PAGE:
We left Barafu Hut just before sunrise. A steep use trail wound up the scree and talus to the crater rim. As the sky lightened we could see the trail blending into the mountain above us and Tanzania stretching out beneath us. The hours passed quietly as we worked our way up the slope. Tanzanian guides usually aren’t in a hurry, they are often reminding us to go pole` pole` that is “slowly slowly”. About half way to the crater rim we were passed by a large group of climbers moving hard and fast.
Climbing any mountain is a strenuous activity. Climbing a mountain that demands you acclimate and hydrate to avoid cerebral and pulmonary edema and altitude sickness is a dangerous activity. We were encouraged to climb pole` pole` for our safety, to minimize the possibility of altitude sickness and to have a good time. Christy chatted with the people in the faster group a bit before they disappeared up the hill. They were about our age and from various places around the United States; Oregon, Georgia and Washington State. They were also planning on spending the night in the crater. We didn’t see them again until we were about 100 yards below the crater rim. The whole group of them were sitting huddled together obviously tired, eating and drinking. As we passed by several of them asked us to stop and join them for lunch and declining we wished them well and continued on our journey to the top.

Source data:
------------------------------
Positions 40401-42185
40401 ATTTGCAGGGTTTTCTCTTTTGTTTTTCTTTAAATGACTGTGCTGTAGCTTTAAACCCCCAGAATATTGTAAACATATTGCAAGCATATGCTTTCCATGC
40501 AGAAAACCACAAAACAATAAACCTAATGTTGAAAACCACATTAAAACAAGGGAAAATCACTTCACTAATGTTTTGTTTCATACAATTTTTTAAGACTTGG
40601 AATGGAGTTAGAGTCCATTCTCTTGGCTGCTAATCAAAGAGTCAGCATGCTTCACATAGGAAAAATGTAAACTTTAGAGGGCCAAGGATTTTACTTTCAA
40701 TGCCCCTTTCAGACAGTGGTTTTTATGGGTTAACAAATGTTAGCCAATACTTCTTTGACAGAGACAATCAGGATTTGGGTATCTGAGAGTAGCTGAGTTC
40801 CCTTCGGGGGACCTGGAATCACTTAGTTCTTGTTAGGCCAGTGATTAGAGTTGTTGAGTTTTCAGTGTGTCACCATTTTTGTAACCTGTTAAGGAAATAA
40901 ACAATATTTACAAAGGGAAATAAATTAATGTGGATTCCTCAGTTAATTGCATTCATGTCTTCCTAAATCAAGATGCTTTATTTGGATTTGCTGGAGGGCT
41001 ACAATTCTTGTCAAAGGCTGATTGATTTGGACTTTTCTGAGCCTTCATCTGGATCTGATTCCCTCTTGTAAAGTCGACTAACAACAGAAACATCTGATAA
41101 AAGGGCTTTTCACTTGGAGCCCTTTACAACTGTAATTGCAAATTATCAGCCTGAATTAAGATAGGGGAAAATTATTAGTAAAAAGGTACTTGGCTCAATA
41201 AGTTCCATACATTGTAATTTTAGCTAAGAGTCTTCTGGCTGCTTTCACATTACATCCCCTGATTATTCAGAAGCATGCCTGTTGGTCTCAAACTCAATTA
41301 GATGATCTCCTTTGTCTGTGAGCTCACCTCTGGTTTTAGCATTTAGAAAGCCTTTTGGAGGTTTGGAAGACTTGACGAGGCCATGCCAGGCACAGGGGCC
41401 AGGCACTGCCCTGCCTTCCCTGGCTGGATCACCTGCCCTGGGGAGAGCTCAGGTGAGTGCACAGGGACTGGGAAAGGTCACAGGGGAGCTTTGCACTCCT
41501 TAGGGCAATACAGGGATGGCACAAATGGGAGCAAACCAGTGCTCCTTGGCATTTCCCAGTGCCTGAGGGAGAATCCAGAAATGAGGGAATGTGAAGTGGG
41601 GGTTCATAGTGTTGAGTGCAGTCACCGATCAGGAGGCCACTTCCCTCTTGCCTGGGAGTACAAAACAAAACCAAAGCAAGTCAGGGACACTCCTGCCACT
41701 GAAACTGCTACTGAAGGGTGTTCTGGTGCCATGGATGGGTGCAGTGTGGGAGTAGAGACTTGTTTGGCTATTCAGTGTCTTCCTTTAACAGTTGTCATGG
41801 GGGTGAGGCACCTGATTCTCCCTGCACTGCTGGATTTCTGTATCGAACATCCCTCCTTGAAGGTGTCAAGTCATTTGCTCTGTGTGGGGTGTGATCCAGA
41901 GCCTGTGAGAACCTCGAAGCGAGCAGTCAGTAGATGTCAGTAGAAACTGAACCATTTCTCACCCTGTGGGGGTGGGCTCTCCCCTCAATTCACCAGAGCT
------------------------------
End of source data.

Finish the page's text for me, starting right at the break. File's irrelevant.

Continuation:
Frigid air blew gusts of fine volcanic dust into our faces as we crested the crater rim. Before us lay the expansive crown of Kilimanjaro and to our left up and around the rim was Uhuru Peak. We paused for a few minutes against the rocks of Stella Point for a quick snack and some water then began the final leg of our upward trek. We reached the peak on October 6, 2007 at 1:30 PM, took a few celebratory photographs and paused to enjoy the views. We still had to descend the inner rim to the crater floor and our camp. Nobody in Africa was higher than us that night!
Although we acclimated the air was thin at Crater Camp and we moved slowly and carefully. The snows of Kilimanjaro extended outward from the front flaps of our tent. We watched the shadows cross the crater floor and the color of the light change from clear brilliant white to gold to utter darkness to be pierced by the hosts of heaven, the moon and stars. Inside the tent was no escape from the bitter dry cold. Water vapor from our breath formed a delicate layer of frost on the inside of the tent which came down as a little snow fall when you bushed up against it. In the euphoria from our climb and being a bit loopy from the altitude, Christy made up a little rhyme “my little snow storm” which we chanted until our faces hurt with laughter.
The “fast” group we had met earlier and passed as they sat eating and hydrating never made it to the summit. Their crew had to pack up their crater camp site and trek back to Barafu for the night.